To break this pattern, I suggest the United States needs to introduce compulsory language education for all new or recent immigrants under the age of, say, 60 who have not yet obtained U.S. citizenship.  And it needs to be sufficiently robust that it works.  It needs to be for several hours, several days a week, so that the new language can begin to take hold.  And it needs to be available at enough times so that it does not interfere with an immigrant’s attempts to find employment.

Luckily, we have an infrastructure of schools in every neighborhood in every city.  These public buildings typically go unused after the regular school day is over.  They can and should be put to use in the new compulsory language education program.

Yes, this will mean an added expense for government budgets, but it is I feel a critically important expense if we are to maintain both the health of our democracy and the character of this country.  We are not, like Canada, an historically bi-lingual country.  However, we have in many respects already become a bi-lingual country, not by virtue of the number of Hispanics who have immigrated here, but because we have not had in place systems and requirements regarding their learning English.

This must change.  And while I would not make it a requirement for those who have already become U.S. citizens, the government should make English courses readily available so that if a citizen wants to learn English, there are as few barriers as possible.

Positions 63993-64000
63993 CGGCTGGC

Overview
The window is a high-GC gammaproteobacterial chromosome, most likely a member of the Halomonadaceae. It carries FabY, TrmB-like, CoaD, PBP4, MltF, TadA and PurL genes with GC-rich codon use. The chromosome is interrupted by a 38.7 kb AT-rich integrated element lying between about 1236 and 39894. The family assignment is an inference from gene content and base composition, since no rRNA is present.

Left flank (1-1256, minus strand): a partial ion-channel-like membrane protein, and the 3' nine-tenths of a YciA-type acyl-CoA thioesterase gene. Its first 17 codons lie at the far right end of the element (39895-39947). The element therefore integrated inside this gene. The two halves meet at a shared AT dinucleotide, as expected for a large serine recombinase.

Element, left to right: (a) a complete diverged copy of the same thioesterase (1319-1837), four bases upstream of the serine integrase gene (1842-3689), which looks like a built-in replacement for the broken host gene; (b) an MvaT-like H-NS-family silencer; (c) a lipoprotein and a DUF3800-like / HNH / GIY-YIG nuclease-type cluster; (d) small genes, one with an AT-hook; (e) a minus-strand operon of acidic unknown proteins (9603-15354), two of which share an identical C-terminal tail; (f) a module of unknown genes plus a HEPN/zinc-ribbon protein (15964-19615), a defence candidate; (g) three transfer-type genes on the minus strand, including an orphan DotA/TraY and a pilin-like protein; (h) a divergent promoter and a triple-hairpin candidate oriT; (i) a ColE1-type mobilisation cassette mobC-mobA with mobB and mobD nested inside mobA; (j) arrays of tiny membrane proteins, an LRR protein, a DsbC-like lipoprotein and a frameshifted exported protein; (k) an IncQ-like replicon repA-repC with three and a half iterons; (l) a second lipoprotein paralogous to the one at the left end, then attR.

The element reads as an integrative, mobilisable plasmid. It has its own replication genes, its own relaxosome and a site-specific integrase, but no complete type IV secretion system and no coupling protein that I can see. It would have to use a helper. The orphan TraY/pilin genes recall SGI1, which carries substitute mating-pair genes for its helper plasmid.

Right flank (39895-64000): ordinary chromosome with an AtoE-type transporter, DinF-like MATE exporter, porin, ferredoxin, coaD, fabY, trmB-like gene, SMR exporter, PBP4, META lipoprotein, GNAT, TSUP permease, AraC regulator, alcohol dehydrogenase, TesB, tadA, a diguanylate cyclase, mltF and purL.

During this transition period, how should the existence of English/Spanish signage, etc., be handled?  I would suggest that after a one or two year “warning” period, all signage should revert to English only.  That is an important way of making this new requirement work.

It is important to note that this program would be targeted at and aid all immigrants in becoming productive members of our society, not just Hispanics.  I have tutored Asian and Arab immigrants.  They have been very motivated, but the obstacles to their learning English, as I indicated above, are substantial.

This proposal is not anti-immigrant and should not discourage immigrants.  It is also not against retaining immigrant culture (as a child of immigrants, I value that culture very much).  Instead, it shows immigrants clearly that we welcome you and want you to become a valued part of our country.  But that means learning the language so you can prosper and partake fully of what the country offers.